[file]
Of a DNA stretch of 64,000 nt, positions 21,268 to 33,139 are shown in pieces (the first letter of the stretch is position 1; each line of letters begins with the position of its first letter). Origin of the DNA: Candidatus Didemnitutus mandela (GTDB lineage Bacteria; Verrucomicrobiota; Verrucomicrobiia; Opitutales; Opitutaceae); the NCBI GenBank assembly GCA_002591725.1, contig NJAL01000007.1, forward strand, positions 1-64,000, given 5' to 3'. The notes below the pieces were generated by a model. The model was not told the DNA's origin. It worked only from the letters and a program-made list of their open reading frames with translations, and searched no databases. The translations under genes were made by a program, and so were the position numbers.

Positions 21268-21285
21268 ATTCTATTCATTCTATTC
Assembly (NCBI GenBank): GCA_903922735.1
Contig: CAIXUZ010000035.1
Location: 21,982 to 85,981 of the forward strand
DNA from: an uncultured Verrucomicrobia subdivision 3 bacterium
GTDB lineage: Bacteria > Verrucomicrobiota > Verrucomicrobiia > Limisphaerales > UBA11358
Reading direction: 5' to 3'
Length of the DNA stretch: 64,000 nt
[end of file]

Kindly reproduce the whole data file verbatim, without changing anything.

Of a DNA stretch of 64,000 nt, positions 21,268 to 33,139 are shown in pieces (the first letter of the stretch is position 1; each line of letters begins with the position of its first letter). Origin of the DNA: Candidatus Didemnitutus mandela (GTDB lineage Bacteria; Verrucomicrobiota; Verrucomicrobiia; Opitutales; Opitutaceae); the NCBI GenBank assembly GCA_002591725.1, contig NJAL01000007.1, forward strand, positions 1-64,000, given 5' to 3'. The notes below the pieces were generated by a model. The model was not told the DNA's origin. It worked only from the letters and a program-made list of their open reading frames with translations, and searched no databases. The translations under genes were made by a program, and so were the position numbers.

Positions 21268-21285
21268 ATTCTATTCATTCTATTC
Assembly (NCBI GenBank): GCA_903922735.1
Contig: CAIXUZ010000035.1
Location: 21,982 to 85,981 of the forward strand
DNA from: an uncultured Verrucomicrobia subdivision 3 bacterium
GTDB lineage: Bacteria > Verrucomicrobiota > Verrucomicrobiia > Limisphaerales > UBA11358
Reading direction: 5' to 3'
Length of the DNA stretch: 64,000 nt